Adams, et al v. USA

Filing 2118

MEMORANDUM DECISION AND ORDER denying 1990 Motion for Summary Judgment of all other claims asserted by Fife Dairy, LLC, Randy Fife, Jean Fife, Sam Fife and Jenny Fife. Signed by Judge B. Lynn Winmill. (caused to be mailed to non Registered Participants at the addresses listed on the Notice of Electronic Filing (NEF) by dks)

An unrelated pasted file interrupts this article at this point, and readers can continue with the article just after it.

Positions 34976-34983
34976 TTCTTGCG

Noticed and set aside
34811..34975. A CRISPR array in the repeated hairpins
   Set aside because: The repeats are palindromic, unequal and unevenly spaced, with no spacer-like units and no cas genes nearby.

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UNITED STATES DISTRICT COURT FOR THE DISTRICT OF IDAHO TIMM ADAMS, et al., Case No. 4:03-cv-00049-BLW Plaintiffs, MEMORANDUM DECISION AND ORDER ON DUPONT’S MOTION FOR SUMMARY JUDGMENT OF FIFE DAIRY, LLC’S CLAIMS v. UNITED STATES OF AMERICA, et al., Defendants. INTRODUCTION The Court has before it defendant DuPont’s Fifth Set of Motions for Summary Judgment re Plaintiffs’ Fraud, Assumed Duty, and Other Claims (Dkt. 1990, 1990-17). This order focuses on DuPont’s request for summary judgment of all claims asserted by Fife Dairy, LLC, Randy Fife, Jean Fife, Sam Fife, Sam Fife and Jenny Fife (collectively, “Fife Dairy”). FACTUAL BACKGROUND Fife Dairy’s damages claim relates to its corn and hay crops for 2001, 2002, and 2003. See Expert Report (Dkt. 1990-18), at 1-2. The dairy did not grow hay and corn to sell to others; rather it grew these crops to feed its dairy cows. Id. The corn was ensiled, meaning it was converted to livestock feed, or silage. Id. Fife Dairy asserts that its cows generated less milk during 2001 to 2003 because they were fed corn silage that was MEMORANDUM DECISION AND ORDER - 1 grown on fields contaminated with Oust. Id. Fife Dairy also claims that its hay crop was damaged by Oust. Individual plaintiff Randy Fife further claims that in 2003, he was forced to sell a piece of land – Metz Field – in an effort to pay off debts caused by Oust losses and keep Fife Dairy in business. Id. LEGAL STANDARD One of the principal purposes of summary judgment “is to isolate and dispose of factually unsupported claims . . . .” Celotex Corp. v. Catrett, 477 U.S. 317, 323-24 (1986). It is “not a disfavored procedural shortcut,” but is instead the “principal tool[ ] by which factually insufficient claims or defenses [can] be isolated and prevented from going to trial with the attendant unwarranted consumption of public and private resources.” Id. at 327. “[T]he mere existence of some alleged factual dispute between the parties will not defeat an otherwise properly supported motion for summary judgment; the requirement is that there be no genuine issue of material fact.” Anderson v. Liberty Lobby, Inc., 477 U.S. 242, 247-48 (1986). The evidence must be viewed in the light most favorable to the non-moving party, id. at 255, and the Court must not make credibility findings. Id. Direct testimony of the non-movant must be believed, however implausible. Leslie v. Grupo ICA, 198 F.3d 1152, 1159 (9th Cir. 1999). On the other hand, the Court is not required to adopt unreasonable inferences from circumstantial evidence. McLaughlin v. Liu, 849 F.2d 1205, 1208 (9th Cir. 1988). And a court is not obligated to take the non-movant’s version of events as true when the account is blatantly contradicted by video evidence. Scott v. Harris, 550 MEMORANDUM DECISION AND ORDER - 2 U.S. 372, 378-81 (2007). The moving party bears the initial burden of demonstrating the absence of a genuine issue of material fact. Devereaux v. Abbey, 263 F.3d 1070, 1076 (9th Cir. 2001)(en banc). To carry this burden, the moving party need not introduce any affirmative evidence (such as affidavits or deposition excerpts) but may simply point out the absence of evidence to support the nonmoving party’s case. Fairbank v. Wunderman Cato Johnson, 212 F.3d 528, 532 (9th Cir. 2000). This shifts the burden to the nonmoving party to produce evidence sufficient to support a jury verdict in her favor. Id. at 256-57. The non-moving party must go beyond the pleadings and show “by her affidavits, or by the depositions, answers to interrogatories, or admissions on file” that a genuine issue of material fact exists. Celotex, 477 U.S. at 324. However, the Court is “not required to comb through the record to find some reason to deny a motion for summary judgment.” Carmen, 237 F.3d at 1029. Instead, the “party opposing summary judgment must direct [the Court’s] attention to specific triable facts.” S. Cal. Gas Co. v. City of Santa Ana, 336 F.3d 885, 889 (9th Cir. 2003). ANALYSIS Spoliation DuPont contends that the Court should dismiss all of Fife Dairy’s claims because the dairy routinely discarded test reports regarding the nutritional value of its silage. DuPont contends that these test reports are “the very records that would allow DuPont to effectively refute a central premise of [Fife Dairy’s] claims against it: that decreased MEMORANDUM DECISION AND ORDER - 3 nutritional value of silage caused a drop in milk production.” Reply (Dkt. 2063-9), at 4. Alternatively, DuPont seeks an adverse-inference jury instruction. During the time the Fifes operated the dairy, they regularly tested the nutritional value of silage. The Fifes conducted tests as early as 1995, when they began operating the dairy, and continued testing until the dairy closed. See Fife Dec. (Dkt. 2013-12) ¶ 2. As Randy Fife explained, “these were not tests for Oust damages, but rather were for the purpose of determining the correct ratio of feed mixture for optimum health of the dairy herd to maximize milk production.” Id. Further, when a new feed ratio, as determined by a test, was put in place, the dairy’s standard practice was to throw away the old recommendation “so you would not get it mixed up with the new one.” Id. ¶ 3. Federal trial courts have the “inherent discretionary power to make appropriate evidentiary rulings in response to destruction or spoliation of relevant evidence.” Glover v. BIC Corp., 6 F.3d 1318, 1329 (9th Cir. 1993); see also Leon v. IDX Sys. Corp., 464 F. 3d 951, 958 (2006). Courts may sanction parties for destruction of evidence in three ways. “First, a court can instruct the jury that it may draw an inference adverse to the party or witness responsible for destroying the evidence. Second, a court can exclude witness testimony proffered by the party responsible for destroying the evidence and based on that destroyed evidence. Finally, a court may dismiss the claim of the party destroying the evidence.” In re Napster Copyright Litig., 462 F. Supp. 2d 1060, 1066 (N.D. Cal. 2006) (all internal citations omitted). The third sanction – dismissal – is available when “a party has engaged MEMORANDUM DECISION AND ORDER - 4 deliberately in deceptive practices that undermine the integrity of judicial proceedings” because “courts have inherent power to dismiss an action when a party has willfully deceived the court and engaged in conduct utterly inconsistent with the orderly administration of justice.” Leon, 464 F.3d at 958. The Ninth Circuit has described the dismissal sanction as “harsh” and requires district courts to consider the following factors: “(1) the public’s interest in expeditious resolution of litigation; (2) the court’s need to manage its dockets; (3) the risk of prejudice to the party seeking sanctions; (4) the public policy favoring disposition of cases on their merits; and (5) the availability of less drastic sanctions.” Id. The defendants bear the burden of producing evidence suggesting that the destroyed evidence was relevant to their claims and would have been used at trial if not destroyed. See Arizona v. Youngblood, 488 U.S. 51, 58 (1988). Under this standard, dismissal is not warranted. Mr. Fife has offered a logical, innocent explanation as to why the test reports were regularly discarded. He also explained that during 2001 to 2003, he did not yet appreciate the fact that these the test reports might be relevant to a later-filed lawsuit. In this regard, the Court disagrees with Dupont’s assertion that the following testimony “clearly” establishes that Fife Dairy “had ‘some notice that the documents were potentially relevant to the litigation before thy were destroyed,’” Reply re Fife Dairy (Dkt. 2063-9), at 4 (quoting Leon, 464 F.3d at 959): Q. Specifically about 2001, after that corn silage had been ensiled and you’re doing testing on it, was there anything about what you had observed with your corn silage crop up until that point that led you to think maybe I ought to test this more than normal to make sure that it’s all right to give to my herd? MEMORANDUM DECISION AND ORDER - 5 A. Yes. Q. Did you act on that? A. Yes. Q. How? A. By having tests. Q. More tests than you normally would? A. When you put the corn in the pit and it’s immature, water runs out of it in a big stream. You have a big body there where it’s immature. There’s so much moisture in, it runs out. You know the feed is not—no good. We knew the kernels—you brought up a line, milk line. Milk line tells you if the corn’s mature or not. That’s what it’s for. It was not there. Our corn was not mature. It wasn’t going to get mature. ... Q. Let’s pick back up where you left off about a stream coming out of the pit. Specifically my question was: What did you do to act on that impulse or that idea that you should test more often than normal? A. We knew our corn was immature, so then Dr. John would come, and we worked really hard on our ration. In the milking business and the farming business, in any business, you don’t want to wait until the cow’s dry or empty to react. You try and do it ahead of time. Fife Deposition (Dkt. 2014-24), at 183:25 to 185:19. This testimony does not demonstrate that when the Dairy was regularly discarding reports, Mr. Fife understood and appreciated the fact that the reports would be relevant in this litigation. Mr. Fife testified that in 2001, he attended several grower meetings and learned that some growers were considering a lawsuit. Id. at 145:14 to 146:11. But he did not testify as to when he decided to become a plaintiff, nor did he testify that these meetings MEMORANDUM DECISION AND ORDER - 6 caused him to understand that his test reports would be relevant evidence in the litigation that was ultimately filed. See id. at 146:18-24. In short, the evidence fails to establish that Mr. Fife “engaged deliberately in deceptive practices that undermine the integrity of judicial proceeding.” Leon, 464 F.3d at 958. DuPont’s request for dismissal of all Fife Dairy’s claims will be denied. The Court also declines to impose a lesser sanction, such as an adverse-inference jury instruction, because there is no evidence of bad faith. Cf. Med. Lab. Mgmt. Consultants v. ABC, Inc, 306 F.3d 806, 824 (9th Cir. 2002) (absence of bad faith and plaintiff’s failure to pursue other evidence formed proper basis for district court’s refusal impose evidentiary sanction). If this matter proceeds to trial, DuPont may examine Mr. Fife regarding the destroyed test reports. No further sanctions will be imposed. Specific Causation and Damages DuPont contends that all of Fife Dairy’s claims fail because Fife Dairy cannot prove specific causation and damages. DuPont first argues there is no evidence that Fife Dairy’s silage was nutritionally deficient during the claim years because “Mr. Fife threw away the only evidence ever known to exist on that issue.” Mot. Memo re Fife Claims (Dkt. 1990-17), at 5. Second, DuPont seeks dismissal of Fife Dairy’s claim for lost hay income on the grounds that the dairy cannot prove it lost hay income because the dairy “had no experience selling hay, any plans to do so, or any records . . . .” Id. Third, DuPont argues that Fife Dairy cannot prove it lost money on a 2003 land sale. Finally, in its reply brief, DuPont argued that under a 1906 Idaho Supreme Court case, Risse v. MEMORANDUM DECISION AND ORDER - 7 Collins, 87 P. 1006 (Idaho 1906), Fife Dairy’s claim for lost milk income is barred as a matter of law. See Reply re Fife, Dkt. 2063-9, at 5; Fifth Omnibus Reply, Dkt. 2063, at 612. The Court will address each argument, beginning with the final argument, regarding Risse. A. The Measure of Damages DuPont asserts that Risse v. Collins, 87 P. 1006, establishes the proper measure of damages for Fife Dairy’s claims. In Risse, the plaintiffs ran a cattle and butter-making operation. Id. at 1007. They sued defendants for trespass under an 1887 sheep-trespassing statute after defendants herded and grazed their sheep on plaintiffs’ pasture. Id. at 1006-07. Plaintiffs alleged that the sheep damaged the pasture, forcing them to abandon their butter-making business, among other things. Id. at 1008. Plaintiffs sought general damages, as well “special damages,” including lost profits from the butter business and lost profits based on plaintiffs’ inability to fatten their cattle for market. Id. at 1008-09. The court rejected these claimed “special damages” based on its conclusion that they “could not have been foreseen by the parties committing the trespass.” Id. at 1008. The court went on to hold: Without entering into any discussion or review of the conflicting rules as to the measure of damage to growing crops, we are satisfied, after an examination of the question, to say that the measure of damages in such cases is and should be the value of the crop at the time of the injury or destruction. Id. DuPont contends that Fife Dairy’s lost milk income damages claim is indistinguishable from Risse’s claim for lost profits from the butter business and that MEMORANDUM DECISION AND ORDER - 8 summary judgment is therefore appropriate. Reply (Dkt. 2063-9), at 8-9. Broadly speaking, this argument fails as to Fife Dairy because even assuming Risse controls, Fife Dairy seeks damages that are recoverable under Risse. For example, Fife Dairy seeks to recover for Oust damage to its hay crop. Fife Dairy also claims it spent $65,000 in nutritional supplements because of its Oust-damaged corn silage. Cf. Risse, 87 P. at 1008-09 (holding that to determine damages, it would have been “proper to inquire into . . . the price of such feed stuffs as would have been necessary to have kept and fed plaintiffs’ live stock, . . . .”). Under these circumstances, although the parties may dispute the overall amount of damages, as well as the specific types of damages that may be recoverable, Fife Dairy has put forth sufficient evidence to survive summary judgment. As for Fife Dairy’s ability to seek damages for lost milk income and the forced sale of Metz Field, the Court questions the continuing vitality of Risse. To be sure, later Idaho decisions have relied on Risse in generally reciting the proper measure of damages in crop-loss cases.1 Nevertheless – although DuPont correctly points out that Risse has 1 For example, in Casey v. Nampa & Meridian Irrigation District, 379 P.2d 409, 411 (Idaho 1963), the Idaho Supreme Court cited Risse in stating: This court is committed to the rule that the measure of damages for injury to a growing crop is the difference between the value of the crop actually raised upon the land and the crop which would have been raised upon it under normal conditions for the year in question, less the cost of maturing, harvesting and marketing such additional portion of the crop,-the difference in value between the probable yield and the actual yield, less the probable cost of placing the additional crop in a marketable condition and marketing it. MEMORANDUM DECISION AND ORDER - 9 not been directly overruled – later Idaho decisions undermine Risse’s holding that damages are strictly limited to the value of the crop. The Court discusses these cases below. First, however, the Court addresses Plaintiffs’ argument that Risse is distinguishable because the Risse plaintiffs sued under a sheep-trespassing statute. See Idaho Rev. Stat. §§ 1210, 1211 (1887).2 This contention lacks merit because Risse has been cited by later Idaho courts where plaintiffs sued for crop damages on other theories, including negligence. See Casey, 379 P.2d at 411 (crops Casey, in turn, has been cited by later Idaho decisions. See, e.g, Merrill v. Penrod, 704 P.2d 950, 960 (Idaho Ct. App. 1985) (rejecting plaintiff’s contention that they were entitled to cost of restoring flood-damaged land to its former condition, noting that the district court correctly determined damages to a hay crop by relying upon the “well-established rule set forth by our Supreme Court in Casey . . . .”); Wing v. Hulet, 684 P.2d 314, 321 (Idaho Ct. App. 1984) (“Broadly speaking, the measure of damages for crop loss is the difference between the value of crops actually raised and the value of crops that would have been raised under normal conditions.”) (citing Casey, 379 P.2d at 411). 2 These statutes provide: Section 1210. It is not lawful for any person owning or having charge of sheep to herd the same, or permit them to be herded on the land or possessory claims of other persons, or to her the same or permit them to graze within two miles of the dwelling house of the owner or owners of such possessory claim. Section 1211. The owner or agents of such owner of sheep violating the provisions of the last section, on complaint of the party or parties injured . . . is liable to the party injured for all damages sustained; and if the trespass be repeated; is liable to the party injured for the second and every subsequent offense in double the amount of damages sustained. MEMORANDUM DECISION AND ORDER - 10 damaged by negligently maintained irrigation canal); see also Walker v. Am. Cyanamid Co., 948 P.2d 1123, 1131 (Idaho 1997) (citing Casey; breach of warranty claim involving pesticide). The plaintiffs in those cases which cited Risse as establishing the measure for damages in a crop-loss case, did not fall into Fife Dairy’s particular factual situation. That is, they did not claim that their damages were measured by lost profits from a related enterprise – in this case, milk production. Further, while Risse held that the plaintiffs’ trespass damages were unforeseeable as a matter of law, Idaho courts uniformly hold that in negligence cases, whether plaintiff’s injury is foreseeable “is nearly always for the jury.” Doe v. Sisters of Holy Cross, 895 P.2d 1229, 1234 (Idaho Ct. App. 1995). Additionally, more recent Idaho decisions have relaxed the rules in determining trespass damages. In Weitz v. Green, 230 P.3d 743, 758-59 (Idaho 2010), for example, the Idaho Supreme Court held that landowners were not limited to the market value of harvested trees as trespass damages. Id. at 759. In that case, the parties owned adjacent parcels of land, although both claimed ownership of 8.5 acres located along the common border of the two properties. Id. at 748. Plaintiffs sued for “timber trespass” after defendants cut down several trees on the 8.5-acre parcel. Id.; see Idaho Code § 6-202 (timber trespass statute). It was later determined that this parcel belonged to the plaintiffs. As such, plaintiffs were entitled to damages for the trees. Id. at 755. The trial court limited plaintiffs’ damages to “the market value of the destroyed MEMORANDUM DECISION AND ORDER - 11 trees as merchantable timber; . . . .” Id. at 759. The Idaho Supreme Court reversed because the plaintiffs did not cultivate the trees for timber but kept them for their aesthetic value. Id. at 756, 758. The court held that under these circumstances, it would be appropriate to deviate “from the diminution-in-market-value limitation.” Id. at 758. In reaching this holding, the court first acknowledged a 1941 decision that would have limited plaintiffs to the market value of the harvested trees. Id. at 757 (citing Alesko v. Union Pacific R. Co., 109 P.2d 874, 877 (Idaho 1941)). The court then noted that more recent decisions allowed deviation from the diminution-in-market-value rule to accommodate the basic goal of compensatory damages, which is “‘to put an injured person in a position as nearly as possible equivalent to his position prior to the tort.’” Rest. (Second) of Torts § 901 cmt. a (1979) (quoted parenthetically in Weitz, 230 P.3d at 758). Consequently, the Weitz plaintiffs were entitled to restoration, or replacement costs, rather than the lesser value of merchantable timber. Id. at 759. Applying Weitz’s logic here, a deviation from Risse’s strict, “market-value-of-thecrop” measure of damages should be allowed if necessary to make a plaintiff whole. Plaintiffs have also directed this Court to a line of Idaho cases holding that if a defendant negligently damages property, plaintiffs may seek economic loss damages that are “parasatic to” the underlying property-damage claim. See, e.g., Duffin v. Idaho Crop Ass’n, 895 P.2d 1195, 1200 (Idaho 1995) (“economic loss is recoverable in tort as a loss parasitic to an injury to person or property”). Although DuPont correctly points out that MEMORANDUM DECISION AND ORDER - 12 none of these cases deal with crop losses, these holdings are nonetheless difficult to square with Risse’s conclusion that plaintiffs cannot recover economic losses flowing from (or “parasitic to”) an underlying property damage claim. Viewing all of the above authorities together, Idaho courts appear to be trending away from strict applications of the “diminution-in-market-value” measure of damages. And when this Court determines state law, it “should be careful to avoid the ‘danger’ of giving ‘a state court decision a more binding effect than would a court of that state under similar circumstances.’ Rather, relevant state precedents must be scrutinized with an eye toward the broad policies that informed those adjudications, and to the doctrinal trends which they evince.” McKenna v. Ortho Pharmaceutical Corp., 622 F.2d 657, 662 (3d Cir. 1980) (quoting 1A Moore’s Federal Practice ¶ 0.307, at 3077 (2d ed. 1979)). With this instruction in mind, the Court predicts that Idaho courts, if faced with this issue today, would allow Fife Dairy to seek recovery of its lost milk income, as well as losses due to the forced sale of Metz Field. B. Evidence Regarding the Nutritional Value of Corn Silage DuPont argues that there is “no evidence” that Oust impacted the nutritional value of Fife Dairy’s silage based on the fact that the test reports discussed above were discarded. This argument lacks merit. Fife Dairy has put forth other evidence regarding Oust damage to its corn crop, and the resulting loss in nutritional value of corn silage. For example, Mr. Fife testified at some length regarding “Oust symptomology.” MEMORANDUM DECISION AND ORDER - 13 Specifically, he testified that Oust damage delayed his corn crop by three weeks, which required the corn to be harvested before it was mature. This lack of maturity, in turn, led to silage with minimal nutritional value. Because of the lower nutritional value of its silage, Fife Dairy spent an additional $65,000 on feed supplements. Id. (citing Fife Deposition (Dkt. 2014-24), at 49-50, 78, 111-12, 115-16, 151-56, 158-59, 183-85; Ex. 204 (Dkt. 2016-48) at 1. Additionally, Fife Dairy lists the following evidence: “Crop Damage Reports filled out in 2001 describing the damage, photographs of the damaged corn crop, a positive Oust soil sample on a Fife Dairy field taken by Dr. Terry Miller, and demonstrated milk losses in the GEC Report, where the Dairy’s milk production was significantly below its historical average during the claim years.” Id. at 41-42 (citing Ex. 24 at 52-54; Ex. 132 & 133; Ex. 141; Exs. 160 & 161; Ex. 204 at 1.)3 This evidence is sufficient to create a triable issue of fact as to whether Oust damaged Fife Dairy’s corn crop, and whether that damage negatively impacted the silage’s nutritional value. The Court rejects DuPont’s argument that Mr. Fife cannot competently testify as to the nutritional value of the silage. Here, DuPont points out that “[a]fter all, Mr. Fife required the services of a laboratory to test his silage; he could not determine its nutritional value simply by looking at it.” Opp. (Dkt. 2063-9), at 7. This argument 3 The referenced exhibits are filed at Dockets 2014 to 2016. MEMORANDUM DECISION AND ORDER - 14 ignores the fact that Mr. Fife was prompted to test his silage more than he normally would have because he knew – by looking at it – that the silage was made up of immature corn, which would not produce valuable feed. Fife Deposition (Dkt. 2014-24) at 183:25–185:19. Consequently, while Mr. Fife may not have the expertise to testify as to the precise, scientific make-up of the silage, he is competent to testify as to the general nutritional value and quality of the dairy’s silage based on his experience operating the dairy. Relatedly, DuPont argues that Mr. Fife cannot properly testify as to exactly what caused the drop in milk production. Here, DuPont insists that “expert opinion testimony is required to establish this causal link, but none is offered.” Reply re Fife Dairy, Dkt. 2063-9, at 8. DuPont also points out that Mr. Fife testified that “a million things” could cause a drop in milk production. DuPont asks too much. The evidence must show that the drop in milk production was caused by Oust-damaged silage, and not any other variables – the so-called “million things.” Cf. Zanotti v. Cook, 922 P.2d 1077 (Idaho Ct. App. 1996) (“to establish recoverable damages for a crop loss, the evidence must show that the loss was produced by a defendant’s conduct rather than by such other variables as weather, insects, disease, weeds or the plaintiff's own farming practices.”). But this does not require Plaintiffs to prove causation with the level of certainty DuPont demands. As one court explained, In view of the need to identify the damage caused by the defendant, and to separate it from damage caused by other factors, it has been said that MEMORANDUM DECISION AND ORDER - 15 damages must be proven with reasonable certainty. However, this does not mean that proof must be mathematically precise; rather, it means that the evidence must be sufficient to avoid speculation among multiple causes. Where causation is to be inferred from circumstantial evidence, the trier of fact must be able to find, reasonably, that the inference linking the defendant’s conduct to the damage is more probable than an inference connecting the loss to other causes. Wing v. Hulet, 684 P.2d 314, 321 (Idaho Ct. App. 1984). In Wing v. Hulet, plaintiff produced evidence that his crop was damaged due to lack of water. Id. “Although there was also evidence that crop loss may have resulted from a hail storm, the [plaintiff] lessee’s evidence, if believed, was sufficiently detailed to furnish a basis upon which the jury could have distinguished between the loss attributable to lack of water and the loss produced by the storm.” Id. The same is true here; although the dairy cows might produce less milk for many reasons, Fife Dairy has produced enough evidence to allow a juror to conclude that the decreased milk production was caused by Oust-damaged corn silage. DuPont’s “million things” argument does not alter this conclusion. That argument is based on the following deposition testimony: Q: A: Aside from Oust-affected corn silage, what other factors can cause a lower than expected milk production in a dairy? ... I don’t know. There’s a million things. The worst is if your cow dies you get no milk. You know. From there you get a little better and a little worse. But we manage our dairy very well. I can count three days I wasn’t there in eight years. We work very hard. They’re animals. You have sick ones. You have live ones. But we had a very good dairy. MEMORANDUM DECISION AND ORDER - 16 Q: Aside from the relative health of your dairy herd, is there any other factors that could have affected the milk production? A: There’s a lot of factors, but I don’t think they there at my dairy. Q: What leads you to believe that? A: Because of my management. Fife Deposition (Dkt. 2014-24), at 206:13 to 207:7. Mr. Fife went on to testify that his milk production was typically “right there at state average” except during the Oust years. Id. at 207:12-21. C. Damage to Hay Crop DuPont next asserts that Fife Dairy cannot prove that any of its hay crop was ever damaged and, moreover, cannot prove the monetary value of the crop. Plaintiffs have supplied sufficient factual evidence to create a triable issue of fact on this point. Mr. Fife testified that the hay had Oust symptoms – a thin, stunted stand that resulted in smaller cuttings in 2001. Fife Dep. (Dkt. 2014-24), at 26-28. The first two cuttings for that year yielded 515 tons of hay – less than half of what Mr. Fife would have expected in a “normal” year. Id. at 61-62, 117-18; Ex. 182 (Dkt. 2016-25); Ex. 254 (Dkt. 2017-26). Fife estimated that the third and fourth cuttings yielded 375 tons, resulting in total production of 890 tons, or 4.76 tons per acre. Based on his experience raising alfalfa, which he had done“[o]ff and on for 40 years,” Mr. Fife testified that he would expect 6 tons per acre in a “normal” year. Fife Dep. (Dkt. 2014-24), at 61-62, 117-18. Plaintiffs have thus shown triable factual disputes regarding whether Oust damaged Fife MEMORANDUM DECISION AND ORDER - 17 Dairy’s hay crop. Similarly, DuPont’s argument that Fife Dairy cannot establish damages for its hay because that hay was fed to the cows lacks merit. As a general matter, the fact that the hay was not sold does not mean it has no readily ascertainable monetary value. Fife Dairy indicates that it valued its hay crop based on 2001 hay purchases from third parties at $115 per ton. D. Forced Sale of Metz Field Plaintiff Randy Fife says that he sold his property – known as Metz Field – in 2003 to raise cash to pay off debts caused by Oust losses and keep Fife Dairy in business. He claims damages of $171,000 which represents the difference between the 2003 sales price and its alleged “current” value. DuPont advances three basic arguments as to why the Court should dismiss this claim. First, Dupont argues that the Metz Field damages claim is legally untenable under Risse. Second, DuPont argues that even if recovery were permissible, the Fifes must establish that they sold Metz Field for below fair market value, which they cannot do because Mr. Fife believes he received “a fair price” for the land. Dkt. 2013-6 at 45. Third, DuPont argues that Mr. Fife is not qualified to testify regarding the value of his land and, further, has failed to account for the time value of money in calculating damages. See Mot. Memo re Fife (Dkt. 1990-17), at 6. The Court rejects the first two arguments, both of which depend primarily on MEMORANDUM DECISION AND ORDER - 18 Risse, for the reasons discussed above. Briefly, the Court believes that under current Idaho law, a jury must decide whether Mr. Fife’s sale of Metz Field was a foreseeable consequence of DuPont’s conduct. Further, assuming a jury finds that such a consequence was foreseeable, a diminution-in-market value measure of damages would not make the Fifes whole. Cf. Weitz, 230 P.3d at 758-59. DuPont’s third contention – that Mr. Fife cannot competently testify as to the value of the property – lacks merit. Under Idaho law, a landowner is competent to testify as to the value of his farmland, despite the fact that “he does not himself make land valuations or buy and sell lands as a business . . . .” Ruud v. United States, 256 F.2d 460, 461 (9th Cir. 1958) (applying Idaho law). DuPont asserts that these authorities are inapplicable because Mr. Fife is currently a truck driver and has not farmed or operated a dairy for several years. The deposition testimony, however, indicates that although Mr. Fife sold Metz Field in 2003, he (or Fife Dairy) retained 200 acres of farmland until 2008, and continued to own some farmland as of his October 2010 deposition. See Fife Deposition (Dkt. 2014-24), at 93:20-24. Moreover, in his deposition, Mr. Fife demonstrated familiarity with property in the area, despite having sold the land. See Schroeder v. Partin, — P.3d —, 2011 WL 3332178, at *5 (Idaho Aug. 4, 2011) (owner of property competent witness to its value, “‘as he is presumed to be familiar with its value by reasons of inquiries, comparisons, purchases and sales’”) (citation omitted). He testified that demand remains MEMORANDUM DECISION AND ORDER - 19 high, and that sprinkler-irrigated lands had sold in the area recently for around $4000 to $4500 per acre. Mr. Fife may therefore testify as to the value of Metz Field, despite the fact that he no longer owns it. See Goodson v. Goodson, 551 S.E. 2d 200, 204 (N.C. Ct. App. 2001) (in challenging a judicial sale of property, former owner qualified to opine regarding the value of the property); Fox v. Wilson, 507 P.2d 252, 266 (Kan. 1973) (former ranch owner and neighbors, all of whom were “thoroughly familiar with the ranch,” were competent to testify as to its value). Finally, DuPont’s related “time value of money” argument does not provide a basis for granting summary judgment. If DuPont believes an alternative damages method is more appropriate, they may cross examine Mr. Fife regarding his damages calculations. Pleading Special Damages DuPont argues that Fife Dairy’s claims for “lost future business opportunities and income relating to the sale of Metts Field” should be dismissed because these are “special damages,” which Fife Dairy failed to plead with particularity as required by Federal Rule of Civil Procedure 9(g). See Fed. R. Civ. P. 9(g) (if “an item of special damages is claimed, it must be specifically stated” in the pleadings). Under federal pleading standards, “[g]eneral damages typically are those elements of injury that are the proximate and foreseeable consequence of defendant’s conduct. Special damages are those elements of damages that are the natural, but not the necessary or usual, consequence of defendant’s conduct, and typically stem from and depend upon MEMORANDUM DECISION AND ORDER - 20 the particular circumstances of the case.” 5A Charles Alan Wright, Arthur R. Miller et al. Federal Practice & Procedure § 1310 (3d ed. 2005) (internal footnote citations omitted). Unless the existence of special damages is an essential ingredient of plaintiff’s claim for relief, “the purpose of requiring that special damages be specifically pleaded is to protect the defendant against being surprised at trial by the extent and character of the plaintiff's claim.” Id.; see also Tipton v. Mill Creek Gravel, Inc., 373 F.3d 913, 922 n.10 (8th Cir. 2004). Consequently, where the alleged special damages are not an essential element of the underlying claim, “considerable liberality is the appropriate principle of construction” in assessing the sufficiency of these allegations. Wright & Miller, Federal Practice & Procedure § 1311. Plaintiffs contend that their Third Amended Complaint sufficiently pleads special damages because in the section entitled, “Damages Allegations Against All Defendants,” all plaintiffs indicate they will seek recovery for, among other things, “loss of profits due to property or crop damage,” “loss of business due to property or crop damage,” “loss of production due to property or crop damage,” “reasonable mitigation costs and expenses,” and “loss of the use of land due to property or crop damage.” Third Amended Complaint (Dkt. 499) ¶ 199. Additionally, in their final prayer for relief, plaintiffs request “special damages.” Id. at 37. Minimal as they are, these allegations put defendants on notice of the types of special damages plaintiffs sought and thus satisfy the requirements of Rule 9(g). More MEMORANDUM DECISION AND ORDER - 21 importantly, however, even if the allegations were deficient, the purpose of the pleading rule has been served in this case: DuPont conducted discovery specifically regarding Fife Dairy’s sale of Metz Field. Among other things, in September 2010, Plaintiffs served their Court-ordered expert report upon DuPont, which analyzed Fife Dairy’s economic losses. See GEC Group Report (Dkt. 2106-48), at 1. The report states: “Due to Oust-induced financial pressures, Randy Fife had to sell his Metz Farm (107 acres) in February 2003 in order to keep the dairy operable and to pay for extraordinary feed bills.” Id. The report also details the “Lost Asset Value” related to the sale of “Metz Farm.” Id. At the same time, the Fifes supplied interrogatory responses indicating that they “sold their Metz farm in an effort to pay debt caused by their loss of crop value.” See Fife Dairy’s Discovery Responses (Dkt. 2017-30), at 15. With this information in hand, DuPont questioned Mr. Fife extensively regarding the sale of Metz Field during his October 2010 deposition. See, e.g., Fife Deposition (Dkt. 2014-24), at 77-78, 93-95. Under these circumstances, the Court would have no difficulty allowing Fife Dairy to amend its complaint to more particularly state special damages. See Fed. R. Civ. P. 15(a). Given the parties’ discovery efforts relating to Metz Field – as well as the strong federal policy favoring resolution of cases on their merits – it would be unjust to preclude Fife Dairy from seeking damages related to Metz Field based on a pleading misstep. See, e.g., Foman v. Davis, 371 U.S. 178, 181-82 (1962) (Rule 15 assures that cases will be MEMORANDUM DECISION AND ORDER - 22 heard on their merits and avoid injustices that could result from strict adherence to technical pleading requirements); Martinez v. Newport Beach City, 125 F.3d 777, 785 (9th Cir. 1997), overruled in part on other grounds, Green v. City of Tucson, 255 F.3d 1086, 1092 (9th Cir. 2001) (leave to amend should be freely granted unless the opposing party shows unfair prejudice or bad faith). DuPont’s assertion that it is “far too late to amend the complaint” is not supported by any specific facts and the authorities DuPont relies upon are distinguishable. In AmerisourceBergen Corp. v. Dialysist West, Inc., 465 F.3d 946 (9th Cir. 2006), for example, the plaintiff sought to amend its complaint after drastically changing its theory of the case well into the litigation. Id. at 953. Allowing an amendment would have “requir[ed] the parties to scramble and attempt to ascertain” whether the new theory was supported and “would have unfairly imposed potentially high, additional litigation costs” on the defendant. Id. Similarly, in Texaco v. Ponsoldt, 939 F.2d 794, 798-99 (9th Cir. 1991), plaintiff’s complaint sought specific performance and declaratory relief, yet four and one-half months before trial, plaintiff sought to add a host of new claims that raised the spectre of money damages for the first time. Here, by contrast, DuPont has not articulated how it will be surprised or prejudiced if Fife Dairy is permitted to seek damages related to the sale of Metz Field. DuPont is not entitled to summary adjudication of Fife Dairy’s request for “special” damages. MEMORANDUM DECISION AND ORDER - 23 Fraud & Stewardship Plaintiffs indicate that they will no longer be pursuing fraud and assumed-duty claims and have stipulated to dismissal of these claims. Opp. (Dkt. 1992), at 3. The Court will therefore not address these claims here. ORDER IT IS ORDERED that DuPont’s Motion for Summary Judgment of all Claims asserted by Fife Dairy, LLC, Randy Fife, Jean Fife, Sam Fife, Sam Fife and Jenny Fife is DENIED. DATED: October 6, 2011 Honorable B. Lynn Winmill Chief U. S. District Judge MEMORANDUM DECISION AND ORDER - 24